BEIJING, Dec 10 (Xinhua) — Microsoft Corp. on Monday finally broke its silence in response to a lawsuit filed by Amazon Corp. to challenge the company’s $10 billion U.S. Defense Department cloud service contract. Microsoft says the bidding process is fair and that the company’s ability to win it is on its own.
“We trust our competent employees at the Department of Defense and believe that they have conducted a detailed, thorough and fair review to determine that Microsoft best meets the needs of its combatants,” a Microsoft spokesman said in a statement. Over the past two years, we have been working hard to innovate to provide better and more distinctive services to our customers. “
On October 25th the US Department of Defense awarded Microsoft a 10-year, up to $10bn contract for the United States Department of Defense’s defense infrastructure (JEDI) cloud services contract to move sensitive US Department of Defense data to the cloud.
Amazon is currently challenging the U.S. Department of Defense’s decision in the U.S. Federal Claims Court. According to documents released Monday, Amazon has accused President Donald Trump of repeatedly attacking Amazon behind the scenes in order to deny Amazon the contract, hurting Amazon CEO Jeff Bezos and his “perceived political opponents.”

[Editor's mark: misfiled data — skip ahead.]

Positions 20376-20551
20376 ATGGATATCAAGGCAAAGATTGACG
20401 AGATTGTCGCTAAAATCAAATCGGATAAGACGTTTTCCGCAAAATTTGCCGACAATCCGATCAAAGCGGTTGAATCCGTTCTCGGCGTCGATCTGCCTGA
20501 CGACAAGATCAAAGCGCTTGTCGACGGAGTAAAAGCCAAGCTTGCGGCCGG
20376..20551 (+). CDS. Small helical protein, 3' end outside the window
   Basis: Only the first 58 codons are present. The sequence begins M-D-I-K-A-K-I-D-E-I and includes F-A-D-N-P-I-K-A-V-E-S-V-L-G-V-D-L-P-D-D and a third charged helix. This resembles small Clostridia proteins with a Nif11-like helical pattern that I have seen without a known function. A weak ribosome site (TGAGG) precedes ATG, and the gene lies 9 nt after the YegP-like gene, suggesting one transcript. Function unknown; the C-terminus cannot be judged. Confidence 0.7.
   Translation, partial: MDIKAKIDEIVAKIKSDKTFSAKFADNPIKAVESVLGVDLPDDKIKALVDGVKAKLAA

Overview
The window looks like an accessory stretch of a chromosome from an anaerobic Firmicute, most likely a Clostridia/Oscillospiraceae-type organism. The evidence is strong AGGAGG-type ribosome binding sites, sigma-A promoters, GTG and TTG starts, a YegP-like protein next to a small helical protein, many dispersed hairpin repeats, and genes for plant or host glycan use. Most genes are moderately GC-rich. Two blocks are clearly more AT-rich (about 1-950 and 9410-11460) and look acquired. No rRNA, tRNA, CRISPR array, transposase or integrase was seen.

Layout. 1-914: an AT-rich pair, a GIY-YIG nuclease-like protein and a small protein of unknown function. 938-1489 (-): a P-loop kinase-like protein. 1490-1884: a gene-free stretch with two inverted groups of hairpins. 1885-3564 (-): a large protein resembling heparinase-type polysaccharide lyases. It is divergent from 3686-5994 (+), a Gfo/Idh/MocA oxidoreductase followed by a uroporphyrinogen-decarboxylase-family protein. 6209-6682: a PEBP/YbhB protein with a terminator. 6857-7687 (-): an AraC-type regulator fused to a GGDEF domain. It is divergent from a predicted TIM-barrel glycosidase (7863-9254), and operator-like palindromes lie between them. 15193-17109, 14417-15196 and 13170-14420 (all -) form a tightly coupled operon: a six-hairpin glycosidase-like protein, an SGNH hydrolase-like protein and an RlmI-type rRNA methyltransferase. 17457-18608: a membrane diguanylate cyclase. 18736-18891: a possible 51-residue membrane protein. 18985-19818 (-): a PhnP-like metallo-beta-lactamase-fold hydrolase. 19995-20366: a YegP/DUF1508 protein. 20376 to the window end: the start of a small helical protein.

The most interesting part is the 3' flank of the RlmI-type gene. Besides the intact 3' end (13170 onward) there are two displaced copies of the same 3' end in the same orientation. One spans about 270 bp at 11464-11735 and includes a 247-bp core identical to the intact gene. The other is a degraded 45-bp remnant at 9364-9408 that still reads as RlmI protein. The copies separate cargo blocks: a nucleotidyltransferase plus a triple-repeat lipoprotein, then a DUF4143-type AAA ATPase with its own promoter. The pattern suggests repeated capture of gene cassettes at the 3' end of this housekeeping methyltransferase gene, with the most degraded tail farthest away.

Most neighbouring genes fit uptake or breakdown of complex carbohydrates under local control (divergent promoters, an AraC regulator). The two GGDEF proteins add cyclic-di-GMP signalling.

Until then, some were bullish on Amazon, which believes it would win the bid because it dominates the cloud computing market and has higher security licenses than rivals such as Microsoft.
Amazon has repeatedly claimed that its technology is superior to Microsoft’s after the U.S. Department of Defense awarded the cloud contract to Microsoft. Andy Jassy, CEO of Amazon’s cloud computing service AWS, told employees last month that Amazon’s technology was at least two years ahead of Microsoft’s.
Not all analysts agree with Amazon, however. Dan Ives, an analyst at Wedbush Securities, reckons microsoft won the bid because of its technology and lobbying. He said On Monday that Amazon’s lawsuit was a “little gimmick” and would not affect Microsoft’s win over the U.S. Defense Department’s cloud contract.